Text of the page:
We need leaders who will do this, who have studied and understand the mistakes that have been made in the past by organizations in similar crisis, who can make the right decisions at the right time and who will then push forward with an airminded, creative answer. By the way, you can look up the term "airmindedness," for some of you older folks. It was invoked starting about 1926 and hit its peak in
Anyway, we need leaders who have unselfish and unconditional support from their bedrock institutions, in this case, the magnificent active, Reserve, Guard and retired military, civilian men and women who make up the
And that leads to the second weapon we must have: a solid intellectual framework to get us off the runway and onto a good trajectory going forward. My sense is this framework finds its most solid foundation when we strike the proper balance among the three elements of strategy, namely our national security ends or interests and the threats thereto, the military ways we go about defending those interests and the financial means we shape into the military tools of capability, capacity and readiness to defend those interests. We are going to have to balance all three of these elements. And those who would suggest that we should just articulate our strategic ends and then simply demand the means to make it happen have never really seriously done strategy out there in the real world, and they risk leaving us with a bankrupt strategy if we do so.
The harsh reality today is that we're in a security environment in which the ends and the ways and the means are all shifting under our feet at the same time. And if we don't fully understand this reality or combination of realities or we deny it, hoping it will disappear, or if we allow our ends, ways and means to fall out of balance, then our strategy will be bankrupt we and will fail our great nation.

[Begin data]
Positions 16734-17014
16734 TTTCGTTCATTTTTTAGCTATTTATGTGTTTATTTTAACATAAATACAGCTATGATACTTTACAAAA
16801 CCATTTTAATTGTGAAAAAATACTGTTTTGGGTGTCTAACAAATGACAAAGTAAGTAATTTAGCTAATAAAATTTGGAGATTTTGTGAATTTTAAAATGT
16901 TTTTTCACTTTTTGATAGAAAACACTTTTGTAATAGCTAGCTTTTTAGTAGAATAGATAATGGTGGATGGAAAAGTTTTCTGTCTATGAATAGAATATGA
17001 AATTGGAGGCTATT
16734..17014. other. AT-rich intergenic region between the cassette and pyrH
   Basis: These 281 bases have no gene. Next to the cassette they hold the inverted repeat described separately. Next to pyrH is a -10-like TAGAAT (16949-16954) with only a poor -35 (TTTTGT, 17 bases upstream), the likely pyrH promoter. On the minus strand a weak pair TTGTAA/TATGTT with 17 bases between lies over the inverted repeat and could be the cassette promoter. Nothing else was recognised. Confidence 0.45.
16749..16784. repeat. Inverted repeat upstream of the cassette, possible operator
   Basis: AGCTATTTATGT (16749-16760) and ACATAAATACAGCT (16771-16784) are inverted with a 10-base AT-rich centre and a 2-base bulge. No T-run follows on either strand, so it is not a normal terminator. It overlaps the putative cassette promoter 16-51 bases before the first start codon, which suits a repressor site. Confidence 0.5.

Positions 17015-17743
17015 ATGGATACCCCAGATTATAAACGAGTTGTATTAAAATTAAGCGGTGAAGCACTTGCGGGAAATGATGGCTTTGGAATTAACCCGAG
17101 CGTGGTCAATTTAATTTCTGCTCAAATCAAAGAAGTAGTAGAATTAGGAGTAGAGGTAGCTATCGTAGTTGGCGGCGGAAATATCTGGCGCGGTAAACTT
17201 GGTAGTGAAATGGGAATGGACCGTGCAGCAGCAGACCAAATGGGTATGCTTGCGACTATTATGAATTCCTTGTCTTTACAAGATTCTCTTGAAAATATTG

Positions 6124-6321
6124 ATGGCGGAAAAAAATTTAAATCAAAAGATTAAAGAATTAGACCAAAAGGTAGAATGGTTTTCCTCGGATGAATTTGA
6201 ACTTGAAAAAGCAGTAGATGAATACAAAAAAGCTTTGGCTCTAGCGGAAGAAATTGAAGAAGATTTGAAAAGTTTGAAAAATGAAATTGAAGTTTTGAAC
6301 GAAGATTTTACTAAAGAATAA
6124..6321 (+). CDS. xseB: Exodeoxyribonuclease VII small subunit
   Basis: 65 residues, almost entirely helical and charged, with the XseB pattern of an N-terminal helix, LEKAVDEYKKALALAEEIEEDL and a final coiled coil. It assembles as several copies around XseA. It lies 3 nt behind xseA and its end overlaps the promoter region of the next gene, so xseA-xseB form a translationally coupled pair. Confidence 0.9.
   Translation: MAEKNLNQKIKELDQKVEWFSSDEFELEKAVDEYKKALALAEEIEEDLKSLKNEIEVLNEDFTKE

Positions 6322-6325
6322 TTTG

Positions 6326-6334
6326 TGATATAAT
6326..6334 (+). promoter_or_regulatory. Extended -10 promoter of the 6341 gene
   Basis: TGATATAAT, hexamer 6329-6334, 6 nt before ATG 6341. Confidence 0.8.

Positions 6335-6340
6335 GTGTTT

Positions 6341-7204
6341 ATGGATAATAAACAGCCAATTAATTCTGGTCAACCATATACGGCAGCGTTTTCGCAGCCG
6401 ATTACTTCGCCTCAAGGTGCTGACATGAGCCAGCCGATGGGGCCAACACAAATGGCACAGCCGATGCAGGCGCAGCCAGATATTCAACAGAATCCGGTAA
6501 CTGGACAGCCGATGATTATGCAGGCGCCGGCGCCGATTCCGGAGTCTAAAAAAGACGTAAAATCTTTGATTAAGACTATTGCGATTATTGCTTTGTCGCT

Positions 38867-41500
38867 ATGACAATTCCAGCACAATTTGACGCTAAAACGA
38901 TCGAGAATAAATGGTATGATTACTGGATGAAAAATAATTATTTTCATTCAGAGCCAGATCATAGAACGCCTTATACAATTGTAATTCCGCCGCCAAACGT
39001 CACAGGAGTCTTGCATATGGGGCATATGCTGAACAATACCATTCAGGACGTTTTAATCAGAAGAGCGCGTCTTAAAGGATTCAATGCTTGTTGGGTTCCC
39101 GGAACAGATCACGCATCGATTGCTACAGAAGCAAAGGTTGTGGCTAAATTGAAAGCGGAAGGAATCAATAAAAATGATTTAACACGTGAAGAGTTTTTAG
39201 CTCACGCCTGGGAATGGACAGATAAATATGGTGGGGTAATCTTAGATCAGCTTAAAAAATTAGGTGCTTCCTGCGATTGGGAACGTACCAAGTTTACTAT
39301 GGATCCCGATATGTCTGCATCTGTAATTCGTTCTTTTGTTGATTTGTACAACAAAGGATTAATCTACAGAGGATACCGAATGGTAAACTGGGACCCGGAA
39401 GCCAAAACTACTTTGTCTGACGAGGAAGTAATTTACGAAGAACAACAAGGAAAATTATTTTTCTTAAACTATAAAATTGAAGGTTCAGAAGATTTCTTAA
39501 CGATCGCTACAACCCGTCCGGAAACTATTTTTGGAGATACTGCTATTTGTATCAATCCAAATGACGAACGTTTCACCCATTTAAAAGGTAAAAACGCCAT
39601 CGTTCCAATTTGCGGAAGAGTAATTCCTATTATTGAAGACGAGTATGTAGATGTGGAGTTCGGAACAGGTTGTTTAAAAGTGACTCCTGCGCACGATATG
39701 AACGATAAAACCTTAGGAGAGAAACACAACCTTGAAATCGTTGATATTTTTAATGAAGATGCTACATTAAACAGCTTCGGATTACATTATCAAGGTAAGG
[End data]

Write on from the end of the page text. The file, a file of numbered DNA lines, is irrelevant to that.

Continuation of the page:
So in the time I have this morning, I'd like to elaborate a little bit on ends, ways and means, beginning with the importance of ends. That is the list of interests that we would use the military instrument of national power to protect, and roughly in what priority we would do so. That list must by nature be abstract and derived from guidance we receive from the commander in chief, and it usually begins with survival of the nation and finishes with the protection of universal values. And there's plenty in between, depending on who is doing the listing, such as preventing catastrophic attacks on our nation, maintaining secure, confident and reliable allies and partners, and protecting American citizens abroad.
You can argue the details, but these interests are enduring. What changes is the degree to which we can comfortably cover everything on the list and, if not, making sure that we can and do cover the most important things. I don't know how we can make decisions, especially in the department's current financial crisis, without referring to this touchstone. It is the most fundamental discriminator we have for guiding our decisions. And I turn to them in some way every day.
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